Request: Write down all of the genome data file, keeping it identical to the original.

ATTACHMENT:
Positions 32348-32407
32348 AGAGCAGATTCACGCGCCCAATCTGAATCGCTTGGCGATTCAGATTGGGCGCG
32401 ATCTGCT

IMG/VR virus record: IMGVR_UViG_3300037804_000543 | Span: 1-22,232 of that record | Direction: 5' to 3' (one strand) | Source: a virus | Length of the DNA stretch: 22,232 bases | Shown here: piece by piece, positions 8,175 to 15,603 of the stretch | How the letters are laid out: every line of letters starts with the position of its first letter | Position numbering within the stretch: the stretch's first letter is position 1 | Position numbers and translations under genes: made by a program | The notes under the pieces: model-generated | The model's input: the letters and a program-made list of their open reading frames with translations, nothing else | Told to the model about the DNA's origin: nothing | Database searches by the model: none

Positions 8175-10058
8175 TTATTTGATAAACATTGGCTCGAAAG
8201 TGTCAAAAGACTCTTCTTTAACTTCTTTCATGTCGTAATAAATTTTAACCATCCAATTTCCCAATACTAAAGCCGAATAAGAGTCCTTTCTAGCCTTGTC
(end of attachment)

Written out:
Positions 32348-32407
32348 AGAGCAGATTCACGCGCCCAATCTGAATCGCTTGGCGATTCAGATTGGGCGCG
32401 ATCTGCT

IMG/VR virus record: IMGVR_UViG_3300037804_000543 | Span: 1-22,232 of that record | Direction: 5' to 3' (one strand) | Source: a virus | Length of the DNA stretch: 22,232 bases | Shown here: piece by piece, positions 8,175 to 15,603 of the stretch | How the letters are laid out: every line of letters starts with the position of its first letter | Position numbering within the stretch: the stretch's first letter is position 1 | Position numbers and translations under genes: made by a program | The notes under the pieces: model-generated | The model's input: the letters and a program-made list of their open reading frames with translations, nothing else | Told to the model about the DNA's origin: nothing | Database searches by the model: none

Positions 8175-10058
8175 TTATTTGATAAACATTGGCTCGAAAG
8201 TGTCAAAAGACTCTTCTTTAACTTCTTTCATGTCGTAATAAATTTTAACCATCCAATTTCCCAATACTAAAGCCGAATAAGAGTCCTTTCTAGCCTTGTC